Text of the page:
**t90ark**)yes, same now. Must have had parenthesis wrong, or been in degrees or something. Thanks for the spot.

2.08333...10-7 with f?

I was going to mention the lack of brackets on both the numerator and denominator in the OP, but decided not to be picky :-). Putting them in is a good habit to get into and checking rad mode .

Last edited by mqb2766; 1 month ago

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(Original post by

Yes, that's correct.

I was going to mention the lack of brackets on both the numerator and denominator in the OP, but decided not to be picky :-). Putting them in is a good habit to get into.

**mqb2766**)Yes, that's correct.

I was going to mention the lack of brackets on both the numerator and denominator in the OP, but decided not to be picky :-). Putting them in is a good habit to get into.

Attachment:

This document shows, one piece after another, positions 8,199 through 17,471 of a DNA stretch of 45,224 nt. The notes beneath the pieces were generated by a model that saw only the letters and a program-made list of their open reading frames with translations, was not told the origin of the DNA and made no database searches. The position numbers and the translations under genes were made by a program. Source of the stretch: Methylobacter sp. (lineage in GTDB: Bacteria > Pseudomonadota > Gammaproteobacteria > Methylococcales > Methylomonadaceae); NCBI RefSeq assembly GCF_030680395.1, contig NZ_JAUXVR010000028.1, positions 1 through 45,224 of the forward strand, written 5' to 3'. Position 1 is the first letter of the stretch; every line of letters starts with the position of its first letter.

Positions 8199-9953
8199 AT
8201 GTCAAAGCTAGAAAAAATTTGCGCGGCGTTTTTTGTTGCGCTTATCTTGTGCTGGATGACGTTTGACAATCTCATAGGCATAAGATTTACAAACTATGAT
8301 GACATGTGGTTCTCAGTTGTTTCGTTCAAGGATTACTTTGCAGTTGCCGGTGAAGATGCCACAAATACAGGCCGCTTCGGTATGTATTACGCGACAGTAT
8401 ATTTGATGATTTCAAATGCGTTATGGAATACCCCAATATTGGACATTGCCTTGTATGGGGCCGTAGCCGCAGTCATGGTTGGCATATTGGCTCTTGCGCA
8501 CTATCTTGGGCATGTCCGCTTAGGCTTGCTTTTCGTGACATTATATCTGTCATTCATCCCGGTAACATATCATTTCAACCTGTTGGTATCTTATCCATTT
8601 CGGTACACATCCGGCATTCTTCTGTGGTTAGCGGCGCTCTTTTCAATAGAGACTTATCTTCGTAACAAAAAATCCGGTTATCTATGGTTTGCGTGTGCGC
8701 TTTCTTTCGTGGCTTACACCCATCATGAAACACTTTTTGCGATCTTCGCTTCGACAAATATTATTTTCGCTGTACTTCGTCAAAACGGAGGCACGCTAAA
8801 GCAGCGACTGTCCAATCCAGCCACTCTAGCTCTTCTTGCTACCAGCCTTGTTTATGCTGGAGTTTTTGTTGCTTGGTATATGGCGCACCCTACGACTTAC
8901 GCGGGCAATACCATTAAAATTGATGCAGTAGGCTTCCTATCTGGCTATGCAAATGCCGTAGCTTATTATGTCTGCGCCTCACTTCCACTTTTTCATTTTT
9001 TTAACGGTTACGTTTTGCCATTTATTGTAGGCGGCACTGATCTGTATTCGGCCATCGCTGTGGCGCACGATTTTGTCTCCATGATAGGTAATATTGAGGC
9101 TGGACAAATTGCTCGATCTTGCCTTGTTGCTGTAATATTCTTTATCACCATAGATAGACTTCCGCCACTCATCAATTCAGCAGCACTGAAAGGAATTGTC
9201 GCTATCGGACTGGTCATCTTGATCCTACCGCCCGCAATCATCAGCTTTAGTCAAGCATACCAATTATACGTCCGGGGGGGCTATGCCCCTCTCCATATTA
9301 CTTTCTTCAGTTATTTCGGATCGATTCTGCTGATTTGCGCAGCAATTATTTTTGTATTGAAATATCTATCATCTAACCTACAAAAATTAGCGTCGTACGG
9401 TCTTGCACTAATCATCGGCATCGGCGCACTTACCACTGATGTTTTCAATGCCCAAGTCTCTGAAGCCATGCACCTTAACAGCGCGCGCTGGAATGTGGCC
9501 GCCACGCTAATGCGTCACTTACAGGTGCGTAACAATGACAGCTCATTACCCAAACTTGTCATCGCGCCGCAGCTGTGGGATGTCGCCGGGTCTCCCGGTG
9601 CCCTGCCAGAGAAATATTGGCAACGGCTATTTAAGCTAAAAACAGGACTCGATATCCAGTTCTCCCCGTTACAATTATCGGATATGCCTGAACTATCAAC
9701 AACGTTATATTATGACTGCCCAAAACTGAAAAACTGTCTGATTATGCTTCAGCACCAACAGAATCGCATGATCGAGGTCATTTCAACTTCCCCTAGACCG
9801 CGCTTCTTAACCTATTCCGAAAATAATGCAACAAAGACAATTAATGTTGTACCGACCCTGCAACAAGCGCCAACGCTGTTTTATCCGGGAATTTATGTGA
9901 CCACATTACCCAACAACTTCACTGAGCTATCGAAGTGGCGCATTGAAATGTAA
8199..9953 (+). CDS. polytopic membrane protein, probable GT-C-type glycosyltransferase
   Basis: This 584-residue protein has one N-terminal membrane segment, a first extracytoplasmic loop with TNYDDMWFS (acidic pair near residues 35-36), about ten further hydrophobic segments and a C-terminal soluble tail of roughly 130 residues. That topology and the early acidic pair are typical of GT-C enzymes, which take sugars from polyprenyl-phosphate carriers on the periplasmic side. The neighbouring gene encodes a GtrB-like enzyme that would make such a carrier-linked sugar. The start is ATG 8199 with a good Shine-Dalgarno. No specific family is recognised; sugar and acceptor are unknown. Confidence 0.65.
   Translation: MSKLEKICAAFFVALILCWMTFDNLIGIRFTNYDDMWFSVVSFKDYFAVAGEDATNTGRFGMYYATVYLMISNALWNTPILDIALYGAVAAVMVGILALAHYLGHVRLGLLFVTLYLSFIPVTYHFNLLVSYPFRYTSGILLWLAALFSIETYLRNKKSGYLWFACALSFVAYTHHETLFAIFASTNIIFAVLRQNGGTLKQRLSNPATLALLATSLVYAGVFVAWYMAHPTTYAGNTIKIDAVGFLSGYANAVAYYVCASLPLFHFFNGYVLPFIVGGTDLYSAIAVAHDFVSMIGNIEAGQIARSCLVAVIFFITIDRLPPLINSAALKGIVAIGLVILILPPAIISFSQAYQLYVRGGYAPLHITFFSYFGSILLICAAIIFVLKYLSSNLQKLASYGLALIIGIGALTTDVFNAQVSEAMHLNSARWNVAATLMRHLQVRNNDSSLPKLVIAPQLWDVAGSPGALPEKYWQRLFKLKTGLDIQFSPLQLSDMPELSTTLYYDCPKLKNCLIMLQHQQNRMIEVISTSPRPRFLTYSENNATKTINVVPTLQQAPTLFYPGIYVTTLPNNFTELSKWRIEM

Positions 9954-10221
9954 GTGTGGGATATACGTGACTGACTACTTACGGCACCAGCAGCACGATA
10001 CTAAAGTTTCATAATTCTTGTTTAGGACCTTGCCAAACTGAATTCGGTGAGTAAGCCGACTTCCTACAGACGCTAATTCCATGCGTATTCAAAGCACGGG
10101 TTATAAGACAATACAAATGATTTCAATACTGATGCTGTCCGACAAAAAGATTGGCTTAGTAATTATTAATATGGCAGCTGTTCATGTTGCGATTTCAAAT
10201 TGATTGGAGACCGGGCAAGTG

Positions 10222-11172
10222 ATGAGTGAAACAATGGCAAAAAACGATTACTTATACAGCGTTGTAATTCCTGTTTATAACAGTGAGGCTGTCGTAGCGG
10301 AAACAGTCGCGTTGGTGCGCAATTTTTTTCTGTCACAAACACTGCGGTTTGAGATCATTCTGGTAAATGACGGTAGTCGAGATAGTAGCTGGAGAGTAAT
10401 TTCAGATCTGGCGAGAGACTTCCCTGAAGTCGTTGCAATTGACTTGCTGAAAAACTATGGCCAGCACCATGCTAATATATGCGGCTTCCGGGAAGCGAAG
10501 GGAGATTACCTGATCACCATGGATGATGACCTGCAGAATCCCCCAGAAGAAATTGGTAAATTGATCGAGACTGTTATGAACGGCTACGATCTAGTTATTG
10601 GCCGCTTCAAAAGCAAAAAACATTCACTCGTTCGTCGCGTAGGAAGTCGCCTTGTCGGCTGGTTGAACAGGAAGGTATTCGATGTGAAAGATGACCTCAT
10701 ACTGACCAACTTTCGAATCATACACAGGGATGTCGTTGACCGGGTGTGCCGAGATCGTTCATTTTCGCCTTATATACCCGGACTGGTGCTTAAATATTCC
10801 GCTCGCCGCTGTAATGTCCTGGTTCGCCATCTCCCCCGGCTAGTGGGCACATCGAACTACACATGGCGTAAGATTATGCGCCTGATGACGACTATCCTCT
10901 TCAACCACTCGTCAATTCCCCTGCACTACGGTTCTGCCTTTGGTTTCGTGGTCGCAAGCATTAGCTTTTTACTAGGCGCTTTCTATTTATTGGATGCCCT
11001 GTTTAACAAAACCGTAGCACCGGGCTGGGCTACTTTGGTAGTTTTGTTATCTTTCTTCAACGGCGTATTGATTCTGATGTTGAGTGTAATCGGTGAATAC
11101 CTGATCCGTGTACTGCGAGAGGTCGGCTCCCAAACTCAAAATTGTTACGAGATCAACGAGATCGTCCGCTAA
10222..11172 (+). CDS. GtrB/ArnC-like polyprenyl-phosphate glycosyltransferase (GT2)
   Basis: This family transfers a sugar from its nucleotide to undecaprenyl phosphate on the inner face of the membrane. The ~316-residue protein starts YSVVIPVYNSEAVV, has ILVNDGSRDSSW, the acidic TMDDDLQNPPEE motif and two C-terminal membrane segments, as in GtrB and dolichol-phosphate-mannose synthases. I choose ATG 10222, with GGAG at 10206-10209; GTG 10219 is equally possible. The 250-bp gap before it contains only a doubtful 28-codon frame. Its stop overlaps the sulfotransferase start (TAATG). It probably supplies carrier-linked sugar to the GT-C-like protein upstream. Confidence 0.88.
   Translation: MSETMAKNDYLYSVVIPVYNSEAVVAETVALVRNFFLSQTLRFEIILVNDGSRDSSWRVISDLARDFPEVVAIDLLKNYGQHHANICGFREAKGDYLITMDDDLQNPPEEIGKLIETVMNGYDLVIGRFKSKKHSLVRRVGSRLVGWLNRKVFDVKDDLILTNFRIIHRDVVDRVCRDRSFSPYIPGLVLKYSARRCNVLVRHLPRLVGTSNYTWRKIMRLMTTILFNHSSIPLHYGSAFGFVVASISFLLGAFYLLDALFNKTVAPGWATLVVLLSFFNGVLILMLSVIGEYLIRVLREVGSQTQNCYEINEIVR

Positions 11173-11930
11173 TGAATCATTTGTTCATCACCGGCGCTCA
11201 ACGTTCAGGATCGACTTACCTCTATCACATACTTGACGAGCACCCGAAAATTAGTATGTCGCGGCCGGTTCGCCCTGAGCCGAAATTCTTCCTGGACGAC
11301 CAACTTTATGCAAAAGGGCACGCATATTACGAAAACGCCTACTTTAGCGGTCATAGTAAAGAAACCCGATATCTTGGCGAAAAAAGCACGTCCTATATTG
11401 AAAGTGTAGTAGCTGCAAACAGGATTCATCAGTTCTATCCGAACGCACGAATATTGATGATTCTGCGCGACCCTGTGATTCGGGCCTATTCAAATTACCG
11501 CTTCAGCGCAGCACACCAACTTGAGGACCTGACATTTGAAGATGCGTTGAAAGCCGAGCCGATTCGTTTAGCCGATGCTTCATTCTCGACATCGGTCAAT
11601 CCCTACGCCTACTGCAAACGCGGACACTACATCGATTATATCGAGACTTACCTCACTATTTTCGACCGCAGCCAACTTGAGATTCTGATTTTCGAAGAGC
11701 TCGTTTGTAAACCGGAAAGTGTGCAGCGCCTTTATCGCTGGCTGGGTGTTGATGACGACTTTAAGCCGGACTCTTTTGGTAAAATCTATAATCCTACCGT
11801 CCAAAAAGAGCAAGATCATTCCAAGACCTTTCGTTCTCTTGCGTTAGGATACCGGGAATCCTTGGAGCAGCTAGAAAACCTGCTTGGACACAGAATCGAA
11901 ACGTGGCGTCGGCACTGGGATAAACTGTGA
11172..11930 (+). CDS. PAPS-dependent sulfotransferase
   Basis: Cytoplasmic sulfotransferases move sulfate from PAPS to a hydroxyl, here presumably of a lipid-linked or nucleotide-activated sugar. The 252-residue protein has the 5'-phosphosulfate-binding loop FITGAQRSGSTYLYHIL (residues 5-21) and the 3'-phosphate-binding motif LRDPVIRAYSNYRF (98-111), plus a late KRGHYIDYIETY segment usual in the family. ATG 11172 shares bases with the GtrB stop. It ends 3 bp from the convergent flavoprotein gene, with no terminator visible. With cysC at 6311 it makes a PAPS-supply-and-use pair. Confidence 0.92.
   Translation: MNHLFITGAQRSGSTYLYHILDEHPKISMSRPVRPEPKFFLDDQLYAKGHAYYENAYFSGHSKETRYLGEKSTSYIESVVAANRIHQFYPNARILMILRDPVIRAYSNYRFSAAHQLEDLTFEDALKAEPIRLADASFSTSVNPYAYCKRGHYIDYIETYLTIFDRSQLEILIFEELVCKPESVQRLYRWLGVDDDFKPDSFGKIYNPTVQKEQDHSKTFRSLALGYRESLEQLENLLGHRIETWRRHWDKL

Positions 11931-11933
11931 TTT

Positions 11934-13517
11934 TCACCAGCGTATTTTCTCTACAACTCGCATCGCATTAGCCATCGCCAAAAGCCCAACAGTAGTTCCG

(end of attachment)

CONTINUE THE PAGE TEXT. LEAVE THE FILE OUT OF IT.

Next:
Just got to suss the graph now.

Much appreciated.

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#10

Hi, im struggling on the same question but HNC elec, any joy with the graph yet? its all ive got left to do before submitting but cant get my head around it.

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#11

(Original post by

Hi, im struggling on the same question but HNC elec, any joy with the graph yet? its all ive got left to do before submitting but cant get my head around it.

**sheardy1**)Hi, im struggling on the same question but HNC elec, any joy with the graph yet? its all ive got left to do before submitting but cant get my head around it.

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#12

(Original post by

What is the question/your problem?